Cai, W.J., Hu, X., Huang, W.J., Murrell, M.C., Lehrter, J.C., Lohrenz, S.E., Chou, W.C., Zhai, W., Hollibaugh, J.T., Yongchen, W., Pingsan, Z., Xianghui, G., Gundersen, K., Dai, M. & Gong, G.C. 2011. Acidification of subsurface coastal waters enhanced by eutrophication. Nature Geoscience, 4: 766-770. [ Links ]

Caldeira, K. & Wickett, M.E. 2005. Ocean chemistry model predictions of changes from carbon dioxide emissions to the atmosphere and ocean. Journal of Geophysical Research, 110: 1-12. [ Links ]

Cooley, S.R. & Doney, S.C. 2009. Anticipating ocean acidification’s economic consequences for commercial fisheries. Environmental Research Letters, 4: 1-8. [ Links ]

Cornwall, C.E., Hepburn, C.D., McGraw, C.M., Currie, K.I., Pilditch, C.A., Hunter, K.A., Boyd, P.W. & Hurd, C.L. 2013. Diurnal fluctuations in seawater pH influence the response of a calcifying macroalga to ocean acidification. Proceedings of the Royal Society, 280: 1-8. [ Links ]

Dickson, A.G & Millero, F.J. 1987. A comparison of the equilibrium constants for the dissociation of carbonic acid in seawater media. Deep-Sea Research, 34: 1733-1743. [ Links ]

Doney, S.C., Fabry, V.J., Feely, R.A. & Kleypas, J.A. 2009. Ocean acidification: the other CO2 problem. Annual Review of Marine Science, 1: 169-192. [ Links ]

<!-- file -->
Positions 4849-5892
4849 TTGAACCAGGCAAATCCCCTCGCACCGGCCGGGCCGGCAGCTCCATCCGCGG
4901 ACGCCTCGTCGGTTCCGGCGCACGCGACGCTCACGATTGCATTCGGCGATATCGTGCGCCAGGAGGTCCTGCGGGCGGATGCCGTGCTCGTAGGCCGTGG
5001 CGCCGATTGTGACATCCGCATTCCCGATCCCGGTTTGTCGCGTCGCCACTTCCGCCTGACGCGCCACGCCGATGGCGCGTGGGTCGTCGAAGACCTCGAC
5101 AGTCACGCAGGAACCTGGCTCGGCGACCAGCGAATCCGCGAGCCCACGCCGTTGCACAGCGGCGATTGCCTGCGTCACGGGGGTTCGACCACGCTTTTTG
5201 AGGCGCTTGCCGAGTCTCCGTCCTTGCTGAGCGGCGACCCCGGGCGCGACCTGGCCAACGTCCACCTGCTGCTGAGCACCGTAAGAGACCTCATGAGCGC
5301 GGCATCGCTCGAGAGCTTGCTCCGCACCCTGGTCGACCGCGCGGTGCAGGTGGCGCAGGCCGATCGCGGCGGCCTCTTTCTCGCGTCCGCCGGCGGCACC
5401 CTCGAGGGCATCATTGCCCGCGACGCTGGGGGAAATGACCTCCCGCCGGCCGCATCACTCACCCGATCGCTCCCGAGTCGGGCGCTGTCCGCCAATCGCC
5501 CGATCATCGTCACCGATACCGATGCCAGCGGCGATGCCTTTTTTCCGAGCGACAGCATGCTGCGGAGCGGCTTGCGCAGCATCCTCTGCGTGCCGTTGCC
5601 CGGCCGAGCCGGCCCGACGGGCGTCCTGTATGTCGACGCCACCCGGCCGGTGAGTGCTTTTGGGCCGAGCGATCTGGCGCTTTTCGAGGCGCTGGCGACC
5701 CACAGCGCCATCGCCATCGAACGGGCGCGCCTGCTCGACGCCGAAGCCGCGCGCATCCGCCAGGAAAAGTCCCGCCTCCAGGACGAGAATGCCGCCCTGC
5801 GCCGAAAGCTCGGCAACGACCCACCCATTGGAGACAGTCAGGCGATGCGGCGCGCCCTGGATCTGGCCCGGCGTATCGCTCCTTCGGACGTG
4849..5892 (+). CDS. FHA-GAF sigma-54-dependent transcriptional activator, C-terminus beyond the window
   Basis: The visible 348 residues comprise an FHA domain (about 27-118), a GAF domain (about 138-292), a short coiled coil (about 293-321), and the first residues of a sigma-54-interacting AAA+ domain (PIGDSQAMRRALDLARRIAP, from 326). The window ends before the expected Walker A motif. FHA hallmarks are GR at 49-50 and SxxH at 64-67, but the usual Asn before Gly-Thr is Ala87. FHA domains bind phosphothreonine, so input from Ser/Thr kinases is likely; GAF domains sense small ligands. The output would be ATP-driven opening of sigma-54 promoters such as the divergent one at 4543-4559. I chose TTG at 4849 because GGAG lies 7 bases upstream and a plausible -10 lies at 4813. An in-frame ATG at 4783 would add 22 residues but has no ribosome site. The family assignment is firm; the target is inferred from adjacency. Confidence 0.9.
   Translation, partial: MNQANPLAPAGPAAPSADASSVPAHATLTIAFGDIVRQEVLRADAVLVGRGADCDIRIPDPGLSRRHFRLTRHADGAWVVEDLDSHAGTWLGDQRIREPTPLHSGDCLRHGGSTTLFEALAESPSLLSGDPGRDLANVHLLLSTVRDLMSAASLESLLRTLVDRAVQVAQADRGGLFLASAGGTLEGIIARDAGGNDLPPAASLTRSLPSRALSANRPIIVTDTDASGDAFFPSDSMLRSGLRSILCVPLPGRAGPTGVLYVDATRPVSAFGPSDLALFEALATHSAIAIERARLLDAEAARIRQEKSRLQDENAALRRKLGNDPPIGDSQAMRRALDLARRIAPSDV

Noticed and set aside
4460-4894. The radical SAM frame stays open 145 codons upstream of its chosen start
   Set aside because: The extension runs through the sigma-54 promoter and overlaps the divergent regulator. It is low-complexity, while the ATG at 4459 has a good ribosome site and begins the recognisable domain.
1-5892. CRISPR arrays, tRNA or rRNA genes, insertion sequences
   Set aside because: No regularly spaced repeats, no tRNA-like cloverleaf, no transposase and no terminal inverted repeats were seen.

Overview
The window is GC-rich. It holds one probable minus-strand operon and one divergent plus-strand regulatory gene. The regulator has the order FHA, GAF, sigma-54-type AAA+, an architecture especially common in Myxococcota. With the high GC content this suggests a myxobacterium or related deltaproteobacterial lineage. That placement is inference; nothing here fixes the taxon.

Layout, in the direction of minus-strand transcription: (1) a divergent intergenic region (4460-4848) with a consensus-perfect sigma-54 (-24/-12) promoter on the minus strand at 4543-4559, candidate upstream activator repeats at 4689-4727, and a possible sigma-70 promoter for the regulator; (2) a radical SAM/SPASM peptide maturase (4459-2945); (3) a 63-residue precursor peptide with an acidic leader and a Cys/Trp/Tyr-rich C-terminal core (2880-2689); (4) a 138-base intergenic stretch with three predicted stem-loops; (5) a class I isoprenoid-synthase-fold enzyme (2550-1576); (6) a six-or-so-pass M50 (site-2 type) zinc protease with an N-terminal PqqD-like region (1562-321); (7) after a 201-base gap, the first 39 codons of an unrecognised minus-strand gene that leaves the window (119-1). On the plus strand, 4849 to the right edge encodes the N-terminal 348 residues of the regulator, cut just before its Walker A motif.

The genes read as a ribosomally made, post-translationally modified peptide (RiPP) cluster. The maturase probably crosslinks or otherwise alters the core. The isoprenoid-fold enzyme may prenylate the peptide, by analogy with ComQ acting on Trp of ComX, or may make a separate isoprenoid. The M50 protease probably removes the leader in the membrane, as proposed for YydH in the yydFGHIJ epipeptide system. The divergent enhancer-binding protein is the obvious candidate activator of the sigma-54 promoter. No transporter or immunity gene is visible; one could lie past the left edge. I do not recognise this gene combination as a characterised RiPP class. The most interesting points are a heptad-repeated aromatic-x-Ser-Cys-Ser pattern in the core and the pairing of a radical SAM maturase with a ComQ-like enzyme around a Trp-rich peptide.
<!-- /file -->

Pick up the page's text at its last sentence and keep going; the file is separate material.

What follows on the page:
Dorfmeier, E.M. 2012. Ocean acidification and disease: how will a changing climate impact Vibrio tubiashii growth and pathogenicity to Pacific oyster larvae? Master Thesis, University of Washington, School of Aquatic and Fishery Sciences, Washington. [ Links ]

Elifantz, H., Horn, G., Ayon, M., Cohen, Y. & Minz, D. 2013. Rhodobacteraceae are the key members of the microbial community of the initial biofilm formed in eastern Mediterranean coastal seawater. FEMS Microbiology Ecology, 85: 348-357. [ Links ]

Fangue, N.A., O’Donnell, M.J., Sewell, M.A., Matson, P.G., MacPherson, A.C. & Hofmann, G.E. 2010. A laboratory-based experimental system for the study of ocean acidification effects on marine invertebrate larvae. Limnology and Oceanography Methods, 8: 441-452. [ Links ]

Fierer, N. & Jackson, R.B. 2006. The diversity and biogeography of soil bacterial communities. Proceedings of the National Academy of Sciences, 103: 626-631. [ Links ]

Ginger, K.W.K., Vera, C.B.S., Dineshram, R., Deniss, C. K.S., Adela, L.J., Yu, Z. & Thiyagarajan, V. 2013. Larval and post-larval stages of Pacific oyster (Crassostrea gigas) are resistant to elevated CO2. Plos One, 8(5): e64147. [ Links ]

Hammer, Ø., Harper, D.A.T. & Ryan, P.D. 2001. PAST: Paleontological Statistics software package for education and data analysis. Palaeontologia Electronica, 4(1): 9 pp. [ Links ]